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The QM probability density as a function of the wave function is given by Born's rule as a postulate. This leads to the probability density being invariant to the phase of the wave function.

Suppose instead that I leave out Born's rule, and instead more generally postulate that there exists a probability density as a function of the wave function, but invariant to the phase of the wave-function. How does this restrict the form of this probability density function?

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    $\begingroup$ The probability density is already invariant to the phase of the wave function... $\endgroup$ – Jake Rose Jul 31 at 0:22
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    $\begingroup$ @JakeRose as defined by Born's rule, yes. I'm asking about postulating a general probability density function not limited by Born's rule to begin with. $\endgroup$ – Physiks lover Jul 31 at 0:34
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    $\begingroup$ @Physikslover Well, does this prospective probability density need to satisfy any additional requirements? (say, things like "be local with respect to the wavefunction".) Or are you asking about arbitrary functionals $\rho = \mathcal F[\psi]$ subject only to global-phase invariance? $\endgroup$ – Emilio Pisanty Jul 31 at 1:22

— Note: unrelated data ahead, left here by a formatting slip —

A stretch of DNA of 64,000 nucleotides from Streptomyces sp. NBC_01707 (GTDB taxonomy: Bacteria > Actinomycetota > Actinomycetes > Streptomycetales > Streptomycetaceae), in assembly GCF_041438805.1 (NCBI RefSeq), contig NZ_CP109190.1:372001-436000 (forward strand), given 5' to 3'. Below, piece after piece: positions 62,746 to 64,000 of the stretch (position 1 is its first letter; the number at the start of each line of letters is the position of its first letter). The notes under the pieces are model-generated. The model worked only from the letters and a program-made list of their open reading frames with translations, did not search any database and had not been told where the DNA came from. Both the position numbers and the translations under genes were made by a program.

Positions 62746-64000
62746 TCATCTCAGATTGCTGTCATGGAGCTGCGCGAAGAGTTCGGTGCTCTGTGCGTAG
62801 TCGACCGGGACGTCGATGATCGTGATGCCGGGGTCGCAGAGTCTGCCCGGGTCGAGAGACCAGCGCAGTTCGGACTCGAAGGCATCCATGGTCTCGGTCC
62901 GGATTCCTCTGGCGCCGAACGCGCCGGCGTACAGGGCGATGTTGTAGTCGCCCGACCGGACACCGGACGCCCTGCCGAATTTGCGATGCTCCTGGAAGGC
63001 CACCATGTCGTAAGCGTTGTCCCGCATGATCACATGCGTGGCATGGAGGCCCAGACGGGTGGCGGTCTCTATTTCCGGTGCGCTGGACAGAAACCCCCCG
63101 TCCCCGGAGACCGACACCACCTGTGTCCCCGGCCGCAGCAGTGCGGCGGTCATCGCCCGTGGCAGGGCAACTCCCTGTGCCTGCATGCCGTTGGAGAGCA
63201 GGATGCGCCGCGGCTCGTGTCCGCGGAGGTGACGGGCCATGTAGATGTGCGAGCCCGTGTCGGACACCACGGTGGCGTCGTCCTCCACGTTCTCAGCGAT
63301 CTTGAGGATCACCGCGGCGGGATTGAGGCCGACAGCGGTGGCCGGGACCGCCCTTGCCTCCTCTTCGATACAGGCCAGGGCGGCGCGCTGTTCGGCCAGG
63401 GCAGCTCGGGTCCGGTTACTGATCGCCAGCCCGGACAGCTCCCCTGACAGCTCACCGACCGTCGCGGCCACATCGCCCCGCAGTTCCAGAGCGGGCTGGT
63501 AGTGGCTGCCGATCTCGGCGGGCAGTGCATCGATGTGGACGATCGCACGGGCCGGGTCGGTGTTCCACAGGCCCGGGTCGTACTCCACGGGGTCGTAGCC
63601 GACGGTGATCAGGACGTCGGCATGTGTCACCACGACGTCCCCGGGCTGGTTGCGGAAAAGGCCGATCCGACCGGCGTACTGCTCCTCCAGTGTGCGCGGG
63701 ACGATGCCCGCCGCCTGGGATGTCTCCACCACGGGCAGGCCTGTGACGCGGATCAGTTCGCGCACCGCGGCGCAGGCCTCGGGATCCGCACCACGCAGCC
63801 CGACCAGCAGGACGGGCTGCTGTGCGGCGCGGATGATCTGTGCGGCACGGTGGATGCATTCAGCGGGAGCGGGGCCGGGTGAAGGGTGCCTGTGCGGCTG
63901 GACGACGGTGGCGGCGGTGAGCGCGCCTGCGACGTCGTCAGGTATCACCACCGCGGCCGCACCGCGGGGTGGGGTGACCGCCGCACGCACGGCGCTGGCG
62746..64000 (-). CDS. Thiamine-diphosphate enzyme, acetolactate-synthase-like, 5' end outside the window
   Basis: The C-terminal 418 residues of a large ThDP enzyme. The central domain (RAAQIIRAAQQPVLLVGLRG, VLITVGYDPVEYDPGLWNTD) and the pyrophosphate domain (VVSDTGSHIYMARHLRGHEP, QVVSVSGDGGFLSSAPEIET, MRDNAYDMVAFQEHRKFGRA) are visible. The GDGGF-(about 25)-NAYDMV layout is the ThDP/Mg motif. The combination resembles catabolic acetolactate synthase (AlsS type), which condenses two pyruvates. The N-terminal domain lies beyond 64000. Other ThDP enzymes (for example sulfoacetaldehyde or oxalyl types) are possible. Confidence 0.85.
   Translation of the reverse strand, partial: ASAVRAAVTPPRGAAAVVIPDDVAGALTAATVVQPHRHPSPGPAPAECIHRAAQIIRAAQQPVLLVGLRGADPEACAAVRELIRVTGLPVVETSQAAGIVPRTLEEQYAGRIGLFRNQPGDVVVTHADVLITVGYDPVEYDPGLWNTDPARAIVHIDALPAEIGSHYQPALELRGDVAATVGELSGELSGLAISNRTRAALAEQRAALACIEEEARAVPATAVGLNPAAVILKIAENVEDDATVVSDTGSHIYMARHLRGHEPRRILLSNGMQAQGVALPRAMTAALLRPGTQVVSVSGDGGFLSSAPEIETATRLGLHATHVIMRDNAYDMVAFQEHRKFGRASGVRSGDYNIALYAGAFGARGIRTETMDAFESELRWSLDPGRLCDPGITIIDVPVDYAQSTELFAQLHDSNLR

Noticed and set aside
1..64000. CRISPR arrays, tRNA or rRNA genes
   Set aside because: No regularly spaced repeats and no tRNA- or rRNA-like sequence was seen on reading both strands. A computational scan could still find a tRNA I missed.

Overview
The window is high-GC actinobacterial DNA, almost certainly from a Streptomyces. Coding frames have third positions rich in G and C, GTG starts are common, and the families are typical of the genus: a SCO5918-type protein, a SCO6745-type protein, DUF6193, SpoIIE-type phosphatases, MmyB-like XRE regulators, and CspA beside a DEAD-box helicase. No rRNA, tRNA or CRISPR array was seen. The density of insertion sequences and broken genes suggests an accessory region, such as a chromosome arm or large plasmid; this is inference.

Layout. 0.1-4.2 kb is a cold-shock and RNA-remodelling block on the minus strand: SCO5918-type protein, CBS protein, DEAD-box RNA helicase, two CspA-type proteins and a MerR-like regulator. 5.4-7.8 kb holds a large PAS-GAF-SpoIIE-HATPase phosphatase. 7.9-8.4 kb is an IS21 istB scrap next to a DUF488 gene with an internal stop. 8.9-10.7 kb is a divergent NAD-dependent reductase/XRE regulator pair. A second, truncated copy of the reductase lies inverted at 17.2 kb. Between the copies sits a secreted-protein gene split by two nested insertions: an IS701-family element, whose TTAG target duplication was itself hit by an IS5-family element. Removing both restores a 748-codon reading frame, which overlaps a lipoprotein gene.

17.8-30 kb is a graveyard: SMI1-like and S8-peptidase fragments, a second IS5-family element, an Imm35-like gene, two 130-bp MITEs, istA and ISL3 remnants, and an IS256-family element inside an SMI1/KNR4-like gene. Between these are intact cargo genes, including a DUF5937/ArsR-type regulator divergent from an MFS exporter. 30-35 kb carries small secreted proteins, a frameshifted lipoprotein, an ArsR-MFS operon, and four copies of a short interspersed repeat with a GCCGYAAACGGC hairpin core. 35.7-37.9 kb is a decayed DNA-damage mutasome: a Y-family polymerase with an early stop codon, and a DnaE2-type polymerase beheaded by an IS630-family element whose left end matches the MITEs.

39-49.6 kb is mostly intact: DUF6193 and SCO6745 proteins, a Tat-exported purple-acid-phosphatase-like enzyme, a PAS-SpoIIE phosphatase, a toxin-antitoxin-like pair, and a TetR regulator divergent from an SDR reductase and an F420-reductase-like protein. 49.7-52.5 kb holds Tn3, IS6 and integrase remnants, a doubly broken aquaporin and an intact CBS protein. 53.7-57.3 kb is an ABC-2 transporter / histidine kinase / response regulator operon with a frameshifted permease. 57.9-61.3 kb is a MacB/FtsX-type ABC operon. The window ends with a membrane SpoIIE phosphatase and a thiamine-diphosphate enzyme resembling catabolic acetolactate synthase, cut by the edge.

• $\begingroup$ @EmilioPisanty I'm after a probability density function satisfying the usual Dirac–von Neumann axioms minus the Born rule plus only global-phase invariance. But it would add to my question helpfully if it could also be shown how the probability density is further restricted by the usual properties required of the wave-function as a consequence of Born's rule. $\endgroup$ – Physiks lover Jul 31 at 2:20
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If I understood correctly, you want to postulate a more general Born rule while continuing to require phase invariance. As a matter of fact, this won't give you any advantage due to Gleason's theorem

Theorem. Suppose $H$ is a separable Hilbert space. A measure on $H$ is a function $f$ that assigns a nonnegative real number to each closed subspace of $H$ in such a way that, if $\{ A_i \}$ is a countable collection of mutually orthogonal subspaces of $H$, and the closed linear span of this collection is B, then $f(B)=\sum_i f(A_i)$. If the Hilbert space $H$ has dimension at least three, then every measure $f$ can be written in the form $f(A)=\mathrm{Tr}(WP_A)$, where $W$ is a positive semidefinite trace class operator and $P_A$ is the orthogonal projection onto $A$.

In other words, in dimension $d>2$, any probability measure on a Hilbert space is generated by a quantum state following the Born rule, so even if you came up with a different measure it would be possible to express it as the Born rule.

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The Born rule is a statement of the conserved nonrelativistic Noether charge distribution, divided by e. I don't consider it a postulate. Since as far we know the electron is a point charge and its charge is immutable, the charge distribution tells us where the electron is. You may consider other conserved quantities such as energy-momentum but these obviously do not tell us where the electron is.

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    $\begingroup$ Could you elaborate? $\endgroup$ – Ryan Thorngren Jul 31 at 7:39

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